Caring for someone with multiple sclerosis (MS) brings stresses and uncertainties not experienced in any other type of caregiving. The disease is unpredictable; families cannot know from one week to the next which direction the MS will take, whether the patient will display dramatic mood swings, or which changes need to be made to the environment.
The best first step is to calm yourself and assess what you really need in order to support your loved one and manage the MS effectively, advises the National Multiple Sclerosis Society. Do you need help on a regular basis, or just an occasional respite? Are you feeling financial pressures related to the MS? Does your family member display emotional symptoms you aren’t sure how to handle, such as depression or grieving?
Such questions are expected as MS progresses to the advanced stage, and the National Multiple Sclerosis Society addresses them—and many more—in their 114-page booklet, “Caring for Loved Ones with Advanced MS: A Guide for Families.” The publication covers every aspect of MS; it is an excellent resource for caregivers and families and can be downloaded from the Society’s website free of charge.
Caregivers are next advised to learn about the many resources available to them. While the MS Society offers literature on virtually any condition or problem that can be anticipated by patients and their caregivers, too often caregivers are reluctant to ease their own burden and take care of themselves. Several national organizations are there to help caregivers lead more balanced lives:
- The National Family Caregivers Association hosts an online forum where you can connect with other caregivers if you feel depressed, want to share a piece of advice, or feel isolated and want to talk with others who might be experiencing the same thing.
- The Family Caregiver Alliance provides state-by-state resources for caregivers, including respite providers.
- At Strength for Caring, viewers find not only tips for giving daily care to their loved ones, but advice on the best ways to care for themselves. Exploring the site yields such valuable information as how to ask for support from your family and how to hire the right help for your needs. The site, sponsored by Johnson & Johnson, also hosts message boards where you can connect with other caregivers.
A regular meditation practice can keep you relaxed and feeling “grounded” throughout the day. Exercise, music therapy, pet therapy, massage, prayer and yoga are other fairly easy techniques for staying calm and level-headed during stressful times.
Some of the physical and emotional problems associated with MS are quite difficult for caretakers to resolve. The MS Society addresses them in its literature. Informative materials and additional services are provided to caregivers by several other organizations as well:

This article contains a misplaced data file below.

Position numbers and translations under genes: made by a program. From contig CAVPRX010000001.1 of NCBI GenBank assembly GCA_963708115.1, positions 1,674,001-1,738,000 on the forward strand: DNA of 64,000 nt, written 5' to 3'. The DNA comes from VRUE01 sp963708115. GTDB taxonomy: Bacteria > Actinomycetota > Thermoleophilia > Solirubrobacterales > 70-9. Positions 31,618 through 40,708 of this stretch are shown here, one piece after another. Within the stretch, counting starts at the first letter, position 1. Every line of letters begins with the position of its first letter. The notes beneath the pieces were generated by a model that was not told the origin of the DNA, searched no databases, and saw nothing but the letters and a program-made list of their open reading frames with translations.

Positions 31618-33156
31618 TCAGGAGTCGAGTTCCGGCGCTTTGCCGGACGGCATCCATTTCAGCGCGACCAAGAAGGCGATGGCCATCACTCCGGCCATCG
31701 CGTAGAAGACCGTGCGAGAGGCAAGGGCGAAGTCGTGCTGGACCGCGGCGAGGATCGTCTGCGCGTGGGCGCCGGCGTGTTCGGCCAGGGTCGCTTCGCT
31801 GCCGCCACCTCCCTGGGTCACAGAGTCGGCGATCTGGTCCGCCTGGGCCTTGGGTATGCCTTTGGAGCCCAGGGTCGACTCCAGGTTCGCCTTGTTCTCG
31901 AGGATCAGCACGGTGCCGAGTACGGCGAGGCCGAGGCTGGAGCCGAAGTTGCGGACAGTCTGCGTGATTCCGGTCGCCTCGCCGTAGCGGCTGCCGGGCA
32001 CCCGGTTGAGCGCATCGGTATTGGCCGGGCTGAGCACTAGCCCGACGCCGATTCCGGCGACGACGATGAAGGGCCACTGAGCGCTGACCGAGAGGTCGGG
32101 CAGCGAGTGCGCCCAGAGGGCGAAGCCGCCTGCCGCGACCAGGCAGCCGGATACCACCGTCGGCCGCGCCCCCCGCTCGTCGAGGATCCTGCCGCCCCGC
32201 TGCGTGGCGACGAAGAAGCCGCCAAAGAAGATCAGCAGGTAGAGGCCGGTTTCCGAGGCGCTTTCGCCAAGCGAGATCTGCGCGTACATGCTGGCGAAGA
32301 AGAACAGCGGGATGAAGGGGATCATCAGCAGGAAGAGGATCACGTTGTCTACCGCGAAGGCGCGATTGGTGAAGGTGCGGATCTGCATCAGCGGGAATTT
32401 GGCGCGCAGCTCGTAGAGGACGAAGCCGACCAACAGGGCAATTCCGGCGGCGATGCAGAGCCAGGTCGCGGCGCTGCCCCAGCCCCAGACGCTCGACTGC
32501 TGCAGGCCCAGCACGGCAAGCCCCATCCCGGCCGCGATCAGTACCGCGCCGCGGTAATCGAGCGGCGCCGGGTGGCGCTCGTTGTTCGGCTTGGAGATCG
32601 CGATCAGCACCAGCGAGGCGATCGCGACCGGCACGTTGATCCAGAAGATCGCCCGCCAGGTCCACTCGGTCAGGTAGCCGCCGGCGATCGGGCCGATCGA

Bladder care. One of the most exasperating physical symptoms of MS, loss of control over bladder function is called neurogenic bladder, a condition caused when the nerves and muscles of the urinary system don’t work together properly. The bladder may become underactive or overactive, resulting in leaking, discomfort or difficulty initiating urination.
The National Association for Continence suggests beginning with unintrusive remedies such as medications, absorbent products and catheters. If the problem continues, options such as a suprapubic catheter, which involves inserting a tube into the bladder through the abdomen, and surgical procedures to divert the urinary system, are available.
Pain. People with MS often experience a sharp facial pain called trigeminal neuralgia, brought on by simple facial movements such as yawning or grinning. They also feel pain in their legs often described as a burning, aching, twitching or muscle cramping, or an electric shock-like pain called Lhermitte’s sign that travels from the head to the spine. Another pain unique to MS is called dyesthesias, or the “MS hug”—an unpleasant burning, tingling or numbness that can wrap around their waistlines. The American Pain Foundation recommends NSAIDs or steroids, anticonvulsant or antidepressant medications, all of which have shown effectiveness in combating these acute pains. It also can help to make sure your loved one’s water intake is balanced with sodium and potassium.
Mobility issues. The National Council for Independent Living is a national network offering technical advice, advocacy and training to help people with disabilities stay in their own homes. They also can advise caregivers on funding for lift systems and other equipment that might not be paid for by health insurance. The MS Society suggests that, for expensive items, caregivers also consult veterans’ organizations, fraternal groups and faith-based organizations to see if they offer assistance.
Caregiver burnout. Finally, learn to recognize the signs of burnout in yourself. They resemble classic symptoms of depression: emotional and physical exhaustion, diminished interest in activities, sadness, irritability, trouble sleeping, feeling as if you’re on the verge of tears. If you spot these signs in your own behavior, call the National Multiple Sclerosis Society at (800) 344-4867 and ask to talk with a Navigator.